D.C. Mayor… oops! I mean Arizona GOP Congressman Trent Franks has a whole lotta abortion regulation on his mind. So-called fetal pain bans, so-called prenatal “non-discrimination” acts, it’s almost like he thinks of nothing but abortion all the time.
According to his home state, that’s pretty much the case. Calling him the “quintessential single-issue politician,” The Arizona Republic notes that even at the beginning of his legislative career Franks “was known almost exclusively as a one-note, anti-abortion politician.”
Now, he’s starting to get a little huffy about the accusation, and about critics questioning his motives. Responding to a local Arizona columnist, Franks justifies his actions in forcing his own agenda on residents that didn’t elect him with bravado and a whole lot of lies.
“Congress has the seminal and incontrovertible responsibility for making legislative policy in the District of Columbia. Those who pretend to question that are in fact trying to direct attention away from the true purpose of this bill, which is to help prevent unborn children beginning at the sixth month of pregnancy and beyond from being subject to the agonizing process of being aborted.
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“If Congress does not pass this law, DC could become a safe-haven for late-term abortionists across the country, including those who have been stripped of their licenses for negligence or ethics violations in the states. Many states have passed this bill already, and I believe that most states will pass it in the near future, including my state, Arizona.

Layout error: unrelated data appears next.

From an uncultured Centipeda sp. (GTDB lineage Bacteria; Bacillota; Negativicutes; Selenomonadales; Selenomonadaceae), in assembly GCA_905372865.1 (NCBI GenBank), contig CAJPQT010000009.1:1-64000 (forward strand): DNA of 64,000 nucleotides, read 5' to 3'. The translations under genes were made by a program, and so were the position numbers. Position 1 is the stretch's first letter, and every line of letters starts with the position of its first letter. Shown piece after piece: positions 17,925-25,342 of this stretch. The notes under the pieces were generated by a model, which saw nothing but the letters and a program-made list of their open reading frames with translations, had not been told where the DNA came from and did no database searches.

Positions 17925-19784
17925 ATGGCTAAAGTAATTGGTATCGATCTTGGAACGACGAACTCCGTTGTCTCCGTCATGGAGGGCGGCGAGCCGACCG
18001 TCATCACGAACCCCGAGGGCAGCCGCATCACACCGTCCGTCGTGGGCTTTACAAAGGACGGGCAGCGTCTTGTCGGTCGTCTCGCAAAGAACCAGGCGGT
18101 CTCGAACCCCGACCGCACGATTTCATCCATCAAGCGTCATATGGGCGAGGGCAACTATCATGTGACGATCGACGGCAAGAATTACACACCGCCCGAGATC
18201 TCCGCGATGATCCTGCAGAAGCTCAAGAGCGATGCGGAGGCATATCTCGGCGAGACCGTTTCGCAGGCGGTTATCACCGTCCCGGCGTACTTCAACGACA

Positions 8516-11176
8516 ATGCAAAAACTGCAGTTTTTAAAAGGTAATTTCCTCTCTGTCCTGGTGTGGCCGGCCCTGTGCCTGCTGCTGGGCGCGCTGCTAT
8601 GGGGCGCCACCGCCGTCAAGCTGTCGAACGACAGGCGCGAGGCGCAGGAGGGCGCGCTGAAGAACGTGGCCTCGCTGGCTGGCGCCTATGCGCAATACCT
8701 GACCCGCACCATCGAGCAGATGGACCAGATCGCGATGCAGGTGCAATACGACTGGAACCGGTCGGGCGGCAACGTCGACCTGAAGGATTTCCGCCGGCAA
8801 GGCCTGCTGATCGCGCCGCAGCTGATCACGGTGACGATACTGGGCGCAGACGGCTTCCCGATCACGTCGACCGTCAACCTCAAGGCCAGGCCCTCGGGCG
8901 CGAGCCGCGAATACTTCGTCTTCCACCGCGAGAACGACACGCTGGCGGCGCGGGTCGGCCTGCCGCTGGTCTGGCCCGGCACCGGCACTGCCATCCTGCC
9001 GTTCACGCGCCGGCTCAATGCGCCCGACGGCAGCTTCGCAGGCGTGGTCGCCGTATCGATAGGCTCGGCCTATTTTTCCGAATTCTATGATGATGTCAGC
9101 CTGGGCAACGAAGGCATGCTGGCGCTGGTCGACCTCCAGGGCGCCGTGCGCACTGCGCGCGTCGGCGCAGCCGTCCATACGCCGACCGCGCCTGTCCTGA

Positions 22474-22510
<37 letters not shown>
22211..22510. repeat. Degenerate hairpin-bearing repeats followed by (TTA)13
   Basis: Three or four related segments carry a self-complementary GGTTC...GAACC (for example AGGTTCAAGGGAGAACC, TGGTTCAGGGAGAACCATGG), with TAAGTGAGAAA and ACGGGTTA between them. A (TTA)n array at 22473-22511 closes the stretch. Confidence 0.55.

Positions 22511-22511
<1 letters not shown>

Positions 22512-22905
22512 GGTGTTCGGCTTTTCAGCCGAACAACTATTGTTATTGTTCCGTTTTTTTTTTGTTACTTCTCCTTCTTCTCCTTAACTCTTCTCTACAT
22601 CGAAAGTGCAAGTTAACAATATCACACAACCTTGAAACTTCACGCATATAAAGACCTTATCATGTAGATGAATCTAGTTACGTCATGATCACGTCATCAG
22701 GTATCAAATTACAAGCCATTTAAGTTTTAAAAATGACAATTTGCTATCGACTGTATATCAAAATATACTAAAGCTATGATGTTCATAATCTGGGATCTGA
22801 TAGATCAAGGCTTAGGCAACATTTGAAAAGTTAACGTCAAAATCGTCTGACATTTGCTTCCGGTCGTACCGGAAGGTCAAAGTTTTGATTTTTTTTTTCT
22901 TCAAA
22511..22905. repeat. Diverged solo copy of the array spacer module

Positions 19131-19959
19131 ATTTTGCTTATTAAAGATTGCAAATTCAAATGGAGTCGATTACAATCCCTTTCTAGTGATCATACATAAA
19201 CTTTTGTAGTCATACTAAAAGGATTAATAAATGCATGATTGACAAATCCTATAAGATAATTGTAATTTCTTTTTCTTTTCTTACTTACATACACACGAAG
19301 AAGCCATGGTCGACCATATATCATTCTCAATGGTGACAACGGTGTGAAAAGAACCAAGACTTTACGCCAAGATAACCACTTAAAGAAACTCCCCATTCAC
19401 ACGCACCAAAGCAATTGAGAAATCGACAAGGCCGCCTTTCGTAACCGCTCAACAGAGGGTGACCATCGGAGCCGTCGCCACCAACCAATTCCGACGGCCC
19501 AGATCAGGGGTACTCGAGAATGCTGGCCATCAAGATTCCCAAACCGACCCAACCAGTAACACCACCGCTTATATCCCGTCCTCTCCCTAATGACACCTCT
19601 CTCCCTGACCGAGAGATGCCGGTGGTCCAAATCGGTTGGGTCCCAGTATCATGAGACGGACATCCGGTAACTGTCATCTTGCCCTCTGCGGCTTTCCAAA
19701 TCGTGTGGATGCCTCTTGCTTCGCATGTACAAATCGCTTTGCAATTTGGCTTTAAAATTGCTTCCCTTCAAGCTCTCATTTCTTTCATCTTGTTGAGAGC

“Medical science proves that the unborn feel pain by at least 20 weeks and perhaps much earlier. There is no disagreement in the medical community as to this point. My office can furnish much incontrovertible research to support this finding.” [emphasis added]
He’s right that the medical community sees no disagreement on fetal pain, but it’s not in his favor. Multiple studies, as well as reviews of multiple studies, all confirm there is no evidence that fetuses have the capacity to feel pain until the third trimester.
Still, what else do you expect from a man who brought in three witnesses from the medical community who stated under oath that their belief that a fetus can feel pain prior to 20 weeks was the “majority view” of medical professionals, and that the Journal of the American Medical Association and the Royal College of Obstetritians and Gyneacologists were the minority view. I mean, whadda they know, right?